I'm struggling to get my head around why the following test does not work:

[Fact]
public void repro()
{
    var scheduler = new TestScheduler();
    var count = 0;

    // this observable is a simplification of the system under test
    // I've just included it directly in the test for clarity
    // in reality it is NOT accessible from the test code - it is
    // an implementation detail of the system under test
    // but by passing in a TestScheduler to the sut, the test code
    // can theoretically control the execution of the pipeline
    // but per this question, that doesn't work when using FromAsync
    Observable
        .Return(1)
        .Select(i => Observable.FromAsync(Whatever))
        .Concat()
        .ObserveOn(scheduler)
        .Subscribe(_ => Interlocked.Increment(ref count));

    Assert.Equal(0, count);

    // this call initiates the observable pipeline, but does not
    // wait until the entire pipeline has been executed before
    // returning control to the caller
    // the question is: why? Rx knows I'm instigating an async task
    // as part of the pipeline (that's the point of the FromAsync
    // method), so why can't it still treat the pipeline atomically
    // when I call Start() on the scheduler?
    scheduler.Start();

    // count is still zero at this point
    Assert.Equal(1, count);
}

private async Task<Unit> Whatever()
{
    await Task.Delay(100);
    return Unit.Default;
}

What I'm trying to do is run some asynchronous code (represented above by Whatever()) whenever an observable ticks. Importantly, I want those calls to be queued. More importantly, I want to be able to control the execution of the pipeline by using the TestScheduler.

It seems like the call to scheduler.Start() is instigating the execution of Whatever() but it isn't waiting until it completes. If I change Whatever() so that it is synchronous:

private async Task<Unit> Whatever()
{
    //await Task.Delay(100);
    return Unit.Default;
}

then the test passes, but of course that defeats the purpose of what I'm trying to achieve. I could imagine there being a StartAsync() method on the TestScheduler that I could await, but that does not exist.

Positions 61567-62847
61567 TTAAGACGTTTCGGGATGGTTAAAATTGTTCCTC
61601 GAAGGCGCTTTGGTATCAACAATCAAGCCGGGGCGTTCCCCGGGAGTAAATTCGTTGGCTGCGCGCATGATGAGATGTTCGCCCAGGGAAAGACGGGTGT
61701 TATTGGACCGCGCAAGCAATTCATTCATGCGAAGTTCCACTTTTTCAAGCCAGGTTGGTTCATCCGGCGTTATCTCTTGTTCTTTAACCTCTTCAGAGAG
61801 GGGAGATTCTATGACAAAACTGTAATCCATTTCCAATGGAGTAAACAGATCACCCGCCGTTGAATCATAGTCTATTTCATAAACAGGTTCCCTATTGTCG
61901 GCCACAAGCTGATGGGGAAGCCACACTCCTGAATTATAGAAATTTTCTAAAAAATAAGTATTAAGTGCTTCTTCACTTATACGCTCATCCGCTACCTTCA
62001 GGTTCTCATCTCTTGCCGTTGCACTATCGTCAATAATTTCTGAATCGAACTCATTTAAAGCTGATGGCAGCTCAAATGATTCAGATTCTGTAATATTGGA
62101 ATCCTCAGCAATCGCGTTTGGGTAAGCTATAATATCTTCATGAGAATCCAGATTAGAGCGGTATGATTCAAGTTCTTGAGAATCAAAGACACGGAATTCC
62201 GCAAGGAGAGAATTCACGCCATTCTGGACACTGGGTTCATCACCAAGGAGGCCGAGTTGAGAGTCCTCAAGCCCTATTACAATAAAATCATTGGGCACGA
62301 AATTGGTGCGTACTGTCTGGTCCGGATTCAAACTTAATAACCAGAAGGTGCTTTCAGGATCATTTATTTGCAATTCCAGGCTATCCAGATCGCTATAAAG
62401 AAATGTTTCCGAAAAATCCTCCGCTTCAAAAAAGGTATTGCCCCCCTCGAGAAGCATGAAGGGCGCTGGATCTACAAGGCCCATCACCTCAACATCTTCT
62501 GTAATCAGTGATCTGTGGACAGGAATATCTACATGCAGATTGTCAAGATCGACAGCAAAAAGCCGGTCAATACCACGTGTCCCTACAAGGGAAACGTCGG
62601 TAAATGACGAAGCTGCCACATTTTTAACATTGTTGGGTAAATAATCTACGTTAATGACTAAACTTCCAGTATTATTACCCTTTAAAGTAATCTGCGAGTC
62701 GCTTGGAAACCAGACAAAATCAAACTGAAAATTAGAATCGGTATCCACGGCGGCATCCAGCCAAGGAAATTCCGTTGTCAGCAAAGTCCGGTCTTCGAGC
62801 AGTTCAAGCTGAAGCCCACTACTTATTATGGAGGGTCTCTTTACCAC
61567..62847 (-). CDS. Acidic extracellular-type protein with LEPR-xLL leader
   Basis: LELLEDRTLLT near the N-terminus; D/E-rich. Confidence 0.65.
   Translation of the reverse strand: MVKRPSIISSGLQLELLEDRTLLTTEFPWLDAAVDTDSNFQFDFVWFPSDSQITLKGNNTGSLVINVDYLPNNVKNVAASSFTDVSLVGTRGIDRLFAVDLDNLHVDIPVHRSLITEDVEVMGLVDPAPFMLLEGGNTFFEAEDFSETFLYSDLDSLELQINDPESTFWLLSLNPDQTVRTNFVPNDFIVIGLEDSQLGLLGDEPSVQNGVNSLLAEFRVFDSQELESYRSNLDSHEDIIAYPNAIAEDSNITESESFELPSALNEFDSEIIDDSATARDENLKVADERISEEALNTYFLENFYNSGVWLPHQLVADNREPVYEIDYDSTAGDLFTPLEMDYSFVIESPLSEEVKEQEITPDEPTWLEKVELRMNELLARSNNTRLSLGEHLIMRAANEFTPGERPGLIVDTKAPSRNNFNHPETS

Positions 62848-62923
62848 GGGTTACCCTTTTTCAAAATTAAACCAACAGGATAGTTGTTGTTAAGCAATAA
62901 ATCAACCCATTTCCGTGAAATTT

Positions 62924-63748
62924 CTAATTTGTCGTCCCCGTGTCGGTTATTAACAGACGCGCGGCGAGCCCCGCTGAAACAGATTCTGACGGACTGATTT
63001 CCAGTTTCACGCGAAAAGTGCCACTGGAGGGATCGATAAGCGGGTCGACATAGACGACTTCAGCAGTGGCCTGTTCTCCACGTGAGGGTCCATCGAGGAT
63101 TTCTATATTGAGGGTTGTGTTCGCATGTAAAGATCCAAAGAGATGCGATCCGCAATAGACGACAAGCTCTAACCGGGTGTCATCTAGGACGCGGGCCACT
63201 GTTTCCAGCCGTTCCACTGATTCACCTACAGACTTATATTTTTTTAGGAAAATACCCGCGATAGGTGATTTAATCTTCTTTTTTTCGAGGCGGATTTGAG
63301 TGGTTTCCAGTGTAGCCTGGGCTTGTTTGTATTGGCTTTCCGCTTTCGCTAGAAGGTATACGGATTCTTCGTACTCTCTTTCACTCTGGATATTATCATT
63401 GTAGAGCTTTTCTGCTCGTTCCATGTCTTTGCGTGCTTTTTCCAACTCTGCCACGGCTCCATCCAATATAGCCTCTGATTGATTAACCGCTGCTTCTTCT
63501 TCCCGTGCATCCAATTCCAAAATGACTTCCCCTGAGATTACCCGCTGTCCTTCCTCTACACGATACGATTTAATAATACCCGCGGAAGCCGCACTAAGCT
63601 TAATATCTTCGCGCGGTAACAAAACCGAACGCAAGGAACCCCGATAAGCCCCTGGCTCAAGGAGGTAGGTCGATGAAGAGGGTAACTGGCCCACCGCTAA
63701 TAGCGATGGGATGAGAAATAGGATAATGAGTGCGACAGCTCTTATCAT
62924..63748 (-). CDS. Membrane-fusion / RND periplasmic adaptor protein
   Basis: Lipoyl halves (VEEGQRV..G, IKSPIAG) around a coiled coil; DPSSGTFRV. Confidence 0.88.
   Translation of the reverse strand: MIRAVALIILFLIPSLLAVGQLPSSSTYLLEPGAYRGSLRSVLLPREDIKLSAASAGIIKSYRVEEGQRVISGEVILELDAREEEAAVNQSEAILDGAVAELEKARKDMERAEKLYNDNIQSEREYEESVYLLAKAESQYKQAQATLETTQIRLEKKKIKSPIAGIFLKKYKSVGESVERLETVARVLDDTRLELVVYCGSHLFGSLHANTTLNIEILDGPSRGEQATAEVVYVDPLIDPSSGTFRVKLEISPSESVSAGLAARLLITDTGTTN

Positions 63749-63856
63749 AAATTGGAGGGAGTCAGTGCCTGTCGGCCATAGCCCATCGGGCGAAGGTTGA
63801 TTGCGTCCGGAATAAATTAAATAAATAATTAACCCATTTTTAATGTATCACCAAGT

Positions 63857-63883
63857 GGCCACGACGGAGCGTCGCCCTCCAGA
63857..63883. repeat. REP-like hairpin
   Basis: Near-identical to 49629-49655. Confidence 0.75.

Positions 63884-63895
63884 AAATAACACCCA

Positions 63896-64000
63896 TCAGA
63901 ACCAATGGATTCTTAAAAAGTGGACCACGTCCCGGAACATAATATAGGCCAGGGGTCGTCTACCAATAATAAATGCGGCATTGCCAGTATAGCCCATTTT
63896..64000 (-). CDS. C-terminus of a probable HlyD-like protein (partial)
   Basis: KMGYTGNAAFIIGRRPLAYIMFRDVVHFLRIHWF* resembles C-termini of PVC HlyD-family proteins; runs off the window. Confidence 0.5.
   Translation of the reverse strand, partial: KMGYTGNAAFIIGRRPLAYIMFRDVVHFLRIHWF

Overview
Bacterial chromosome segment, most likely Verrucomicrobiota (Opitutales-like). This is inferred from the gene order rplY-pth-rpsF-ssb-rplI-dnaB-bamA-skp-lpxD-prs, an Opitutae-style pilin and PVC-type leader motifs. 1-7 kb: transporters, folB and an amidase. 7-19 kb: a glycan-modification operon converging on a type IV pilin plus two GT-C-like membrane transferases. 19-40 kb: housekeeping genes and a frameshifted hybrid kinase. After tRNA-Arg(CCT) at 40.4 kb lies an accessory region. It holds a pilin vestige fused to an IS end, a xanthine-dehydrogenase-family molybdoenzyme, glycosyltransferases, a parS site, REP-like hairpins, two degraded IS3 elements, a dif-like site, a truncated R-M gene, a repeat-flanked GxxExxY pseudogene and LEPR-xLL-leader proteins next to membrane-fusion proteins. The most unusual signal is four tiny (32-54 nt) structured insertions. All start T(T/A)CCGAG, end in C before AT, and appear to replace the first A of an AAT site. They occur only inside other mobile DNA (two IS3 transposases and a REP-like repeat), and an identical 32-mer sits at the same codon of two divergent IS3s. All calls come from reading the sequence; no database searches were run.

Can anyone tell me whether there's a way for me to instigate the execution of the reactive pipeline and wait for its completion even when it contains asynchronous calls?

  • do you have code that queues Tasks to the TestScheduler you have implemented ? – Vignesh.N Jan 28 '15 at 7:04
  • @Vignesh: TestScheduler is an Rx type (in the rx-testing NuGet package), so not 100% clear on what you're asking – me-- Jan 28 '15 at 8:12
  • 1
    @me--: If the completion of the observable pipeline is not exposed in any way, then your test code (or other consuming code) has no way of knowing when it is completed, by definition. – Stephen Cleary Jan 28 '15 at 12:49
  • @StephenCleary: if there was no async in the observable pipeline, calling Start() on the test scheduler is enough to know that the pipeline has been flushed. That is, I thought, the point of the TestScheduler. However, when I have the async component in the pipeline, I can no longer use the TestScheduler in that fashion from my test. Instead, I have to call Start() and poll the count until it changes to 1 (if it takes more than 3 seconds, I fail the test). – me-- Jan 28 '15 at 22:22